As in Whitmore’s day, diagnosing melioidosis involves culturing bacteria from abscesses, urine, sputum, blood or wherever else a physician thinks the disease might be found, explains Vanaporn Wuthiekanun, a soft-spoken MORU microbiologist who has worked with melioidosis at Sunpasitthiprasong for more than 30 years.
“It’s easy if you have experience, but it’s challenging for those who don’t do it much,” she says. It’s also time-consuming, and like Prasart Songsorn’s family, many people don’t know what has affected their relative until after they have died, if they ever find out at all.
Even knowing what it is in time doesn’t make treating melioidosis easy. The bacteria’s waxy outer membrane makes it resistant to most antibiotics. Drugs like gentamicin, used to treat pneumonia and sepsis, don’t work on melioidosis. Instead, treating the disease requires two to four weeks of intravenous ceftazidime in hospital, followed by three to five months of oral antibiotics as an outpatient.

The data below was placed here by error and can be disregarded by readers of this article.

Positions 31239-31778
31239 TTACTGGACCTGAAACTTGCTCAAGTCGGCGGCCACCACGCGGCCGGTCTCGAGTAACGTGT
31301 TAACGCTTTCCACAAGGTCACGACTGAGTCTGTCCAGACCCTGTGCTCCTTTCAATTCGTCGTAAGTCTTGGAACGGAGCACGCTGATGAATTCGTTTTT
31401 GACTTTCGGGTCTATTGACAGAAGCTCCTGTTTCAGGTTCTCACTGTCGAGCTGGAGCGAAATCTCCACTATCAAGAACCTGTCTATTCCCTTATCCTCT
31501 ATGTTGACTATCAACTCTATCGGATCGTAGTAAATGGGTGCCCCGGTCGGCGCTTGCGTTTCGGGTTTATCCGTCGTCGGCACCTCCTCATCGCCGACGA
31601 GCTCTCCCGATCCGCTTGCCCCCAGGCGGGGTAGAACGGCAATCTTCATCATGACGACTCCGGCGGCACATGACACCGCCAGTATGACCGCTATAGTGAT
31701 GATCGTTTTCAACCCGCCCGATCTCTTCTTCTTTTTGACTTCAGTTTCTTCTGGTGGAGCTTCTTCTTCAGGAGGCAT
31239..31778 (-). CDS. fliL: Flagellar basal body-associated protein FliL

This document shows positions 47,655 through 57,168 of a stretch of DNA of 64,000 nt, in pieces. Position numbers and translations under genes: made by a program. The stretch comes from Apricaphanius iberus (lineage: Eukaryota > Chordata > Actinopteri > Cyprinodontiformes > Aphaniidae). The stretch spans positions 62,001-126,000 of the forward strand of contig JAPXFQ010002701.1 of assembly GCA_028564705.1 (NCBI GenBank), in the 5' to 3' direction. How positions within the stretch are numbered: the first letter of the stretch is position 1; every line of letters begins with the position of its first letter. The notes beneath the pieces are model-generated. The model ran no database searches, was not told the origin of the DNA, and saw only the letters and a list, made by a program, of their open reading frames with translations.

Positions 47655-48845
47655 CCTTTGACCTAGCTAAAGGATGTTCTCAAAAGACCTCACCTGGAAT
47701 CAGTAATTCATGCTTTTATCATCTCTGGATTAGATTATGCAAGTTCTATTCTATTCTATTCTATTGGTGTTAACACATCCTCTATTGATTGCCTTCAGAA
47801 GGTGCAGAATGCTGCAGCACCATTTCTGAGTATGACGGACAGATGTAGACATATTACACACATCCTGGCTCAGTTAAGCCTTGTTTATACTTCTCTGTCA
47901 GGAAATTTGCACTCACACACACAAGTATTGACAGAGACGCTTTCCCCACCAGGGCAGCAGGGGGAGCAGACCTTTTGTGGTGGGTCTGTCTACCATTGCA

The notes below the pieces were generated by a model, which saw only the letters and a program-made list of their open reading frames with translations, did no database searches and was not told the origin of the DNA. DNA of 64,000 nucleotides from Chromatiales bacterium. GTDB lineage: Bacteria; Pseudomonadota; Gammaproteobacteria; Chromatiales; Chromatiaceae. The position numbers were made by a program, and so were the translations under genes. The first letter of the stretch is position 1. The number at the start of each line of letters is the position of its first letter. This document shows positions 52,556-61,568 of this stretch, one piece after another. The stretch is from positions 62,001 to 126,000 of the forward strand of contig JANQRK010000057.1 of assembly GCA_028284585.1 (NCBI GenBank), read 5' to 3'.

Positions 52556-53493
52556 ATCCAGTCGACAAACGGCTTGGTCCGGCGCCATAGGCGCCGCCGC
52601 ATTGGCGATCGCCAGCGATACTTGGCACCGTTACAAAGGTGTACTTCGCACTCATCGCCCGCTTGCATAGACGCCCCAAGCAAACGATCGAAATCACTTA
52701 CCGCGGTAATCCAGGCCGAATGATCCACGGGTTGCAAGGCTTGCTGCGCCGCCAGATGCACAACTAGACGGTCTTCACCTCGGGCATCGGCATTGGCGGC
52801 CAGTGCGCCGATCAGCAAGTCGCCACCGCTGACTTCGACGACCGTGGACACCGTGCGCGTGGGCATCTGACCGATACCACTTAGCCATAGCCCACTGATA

The sooner doctors can start this regime the better, says Wuthiekanun, but prompt treatment is still no guarantee. Mortality rates for melioidosis in Thailand hovered at 50 per cent when Limmathurotsakul began his work and haven’t budged much since. In northern Australia, at least 10 to 20 per cent of patients die.
By most infectious disease standards, explains Patrick Harris, an infectious disease physician in Australia, that number is astronomical. Compare it to other, better-known neglected tropical diseases: malaria (mortality rate 0.2 per cent), dengue (1 per cent, higher in severe cases), Chagas disease (less than 5 per cent) and leptospirosis (5–15 per cent).
“On a global scale, the disease burden is still quite dramatic, probably because people present late. They can’t get to a hospital quickly. It’s very often more prevalent in poor communities, rural farmers, people who may be a long way away from a big city or a major hospital. There’s a lot of other societal factors,” Harris says.